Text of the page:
When I first open my pool, I want to have an idea of what I am working with. Laying out multi-color cards might seem annoying, especially if you played Return to Ravnica Sealed where each guild asked for its own pile, Khans is not actually that demanding. In general I want one pile for each color, another pile for lands, and the one main pile for multicolor is fine.

If it helps, you can definitely sort the multicolor into wedges, but each pile is going to be like 2-4 cards. And in general, I favor four- and five-color strategies in Sealed so most multicolor cards are created equally in that regard (more on this later)

After laying out your deck in this manner, you are basically looking to assess the stress points of your mana base. If you have a ton of lands (7-9) and you have incentive to be in four or five colors, do it! If you have fewer lands to fix your mana or all of your rares happen to be concentrated into a single wedge, you should probably be looking to stay in the two- or three-color range.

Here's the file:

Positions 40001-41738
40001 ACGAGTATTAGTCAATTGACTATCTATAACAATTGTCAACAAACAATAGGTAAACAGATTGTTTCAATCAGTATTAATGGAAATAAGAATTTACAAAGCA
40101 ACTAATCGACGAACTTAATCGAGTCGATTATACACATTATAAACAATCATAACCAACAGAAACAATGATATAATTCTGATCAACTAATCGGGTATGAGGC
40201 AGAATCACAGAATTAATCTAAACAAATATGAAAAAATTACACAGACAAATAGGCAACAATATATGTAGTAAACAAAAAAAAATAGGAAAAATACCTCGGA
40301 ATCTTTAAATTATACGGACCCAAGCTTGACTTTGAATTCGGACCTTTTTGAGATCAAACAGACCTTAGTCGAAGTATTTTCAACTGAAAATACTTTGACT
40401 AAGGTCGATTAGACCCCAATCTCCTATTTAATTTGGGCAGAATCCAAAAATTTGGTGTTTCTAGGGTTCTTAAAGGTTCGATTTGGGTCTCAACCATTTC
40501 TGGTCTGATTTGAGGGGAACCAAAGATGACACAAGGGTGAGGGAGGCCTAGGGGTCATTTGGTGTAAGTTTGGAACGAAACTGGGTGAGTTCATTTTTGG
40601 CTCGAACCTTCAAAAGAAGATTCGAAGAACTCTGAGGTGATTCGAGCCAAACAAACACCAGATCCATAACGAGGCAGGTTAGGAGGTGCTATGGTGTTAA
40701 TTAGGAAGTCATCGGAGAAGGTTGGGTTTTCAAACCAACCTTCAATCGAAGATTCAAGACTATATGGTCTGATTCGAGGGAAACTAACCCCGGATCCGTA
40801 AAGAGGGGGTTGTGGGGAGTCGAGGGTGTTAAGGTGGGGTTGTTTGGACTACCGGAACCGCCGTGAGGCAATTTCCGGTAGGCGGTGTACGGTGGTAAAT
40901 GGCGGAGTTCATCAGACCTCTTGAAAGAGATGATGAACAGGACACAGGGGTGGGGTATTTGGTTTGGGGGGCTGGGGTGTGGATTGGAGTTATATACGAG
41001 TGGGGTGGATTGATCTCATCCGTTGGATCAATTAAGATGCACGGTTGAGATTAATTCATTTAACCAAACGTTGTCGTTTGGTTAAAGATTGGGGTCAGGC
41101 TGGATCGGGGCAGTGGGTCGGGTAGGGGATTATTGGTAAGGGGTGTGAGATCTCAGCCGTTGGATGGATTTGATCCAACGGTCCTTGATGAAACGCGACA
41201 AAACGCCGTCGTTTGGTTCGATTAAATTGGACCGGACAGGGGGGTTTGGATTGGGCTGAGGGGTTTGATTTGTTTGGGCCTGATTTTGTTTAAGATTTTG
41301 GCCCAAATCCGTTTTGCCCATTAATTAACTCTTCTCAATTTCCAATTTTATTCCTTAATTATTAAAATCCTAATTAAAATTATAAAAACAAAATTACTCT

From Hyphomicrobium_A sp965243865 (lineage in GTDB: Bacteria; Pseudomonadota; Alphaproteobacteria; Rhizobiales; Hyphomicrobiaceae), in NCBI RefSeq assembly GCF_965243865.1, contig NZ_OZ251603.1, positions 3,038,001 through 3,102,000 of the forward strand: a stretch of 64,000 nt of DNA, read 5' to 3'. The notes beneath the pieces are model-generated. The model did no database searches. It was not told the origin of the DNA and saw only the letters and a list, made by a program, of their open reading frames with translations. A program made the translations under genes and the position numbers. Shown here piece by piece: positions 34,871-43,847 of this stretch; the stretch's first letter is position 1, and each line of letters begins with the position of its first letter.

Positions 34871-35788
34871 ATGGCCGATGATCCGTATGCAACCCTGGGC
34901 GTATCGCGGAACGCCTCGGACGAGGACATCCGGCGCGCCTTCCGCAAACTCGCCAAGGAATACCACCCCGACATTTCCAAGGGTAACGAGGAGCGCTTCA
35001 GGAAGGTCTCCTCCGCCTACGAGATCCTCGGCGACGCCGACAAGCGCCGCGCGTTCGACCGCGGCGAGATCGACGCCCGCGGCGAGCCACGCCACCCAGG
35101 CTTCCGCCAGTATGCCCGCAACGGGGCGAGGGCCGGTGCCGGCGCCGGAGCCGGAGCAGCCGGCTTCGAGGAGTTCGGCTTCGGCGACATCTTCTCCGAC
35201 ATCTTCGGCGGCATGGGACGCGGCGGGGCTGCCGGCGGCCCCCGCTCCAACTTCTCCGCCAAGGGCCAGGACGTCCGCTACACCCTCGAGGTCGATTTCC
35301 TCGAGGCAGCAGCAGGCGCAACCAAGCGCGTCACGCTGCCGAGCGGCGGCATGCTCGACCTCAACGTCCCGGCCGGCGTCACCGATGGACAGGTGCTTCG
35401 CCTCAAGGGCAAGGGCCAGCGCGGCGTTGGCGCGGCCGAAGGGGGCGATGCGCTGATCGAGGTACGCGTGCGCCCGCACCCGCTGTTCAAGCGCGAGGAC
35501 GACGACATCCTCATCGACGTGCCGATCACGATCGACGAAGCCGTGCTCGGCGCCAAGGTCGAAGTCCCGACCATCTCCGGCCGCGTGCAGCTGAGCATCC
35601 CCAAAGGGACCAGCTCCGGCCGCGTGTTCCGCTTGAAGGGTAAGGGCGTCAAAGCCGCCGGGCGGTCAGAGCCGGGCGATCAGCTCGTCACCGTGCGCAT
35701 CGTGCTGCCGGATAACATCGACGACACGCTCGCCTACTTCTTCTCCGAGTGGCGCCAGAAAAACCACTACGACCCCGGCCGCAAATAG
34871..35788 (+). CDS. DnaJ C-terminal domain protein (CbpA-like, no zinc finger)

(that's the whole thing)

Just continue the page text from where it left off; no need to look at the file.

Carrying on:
Five Colors, One Goal

Because Sealed allows for a closed environment where you are going to get your own pool of lands, the risk of trying to properly balance drafting mana fixing versus drafting good cards is not a thing so you can properly just look at your pool and decide if it is worth it.

If you do decide that you would like to play all of your rares, you are basically going to just play every dual land and tri-land that you have and then you want to look specifically at the removal and the morphs in your pool.

There will be some standout creatures that do not have a colorless option, but morphs allow you to have a turn three play all of the time regardless of whether you have gotten your mana together by that point. Then, a few turns later when you have had a few more draw steps to smooth things out, you can just put in your colored mana, flip your morph, and continue as though nothing happened.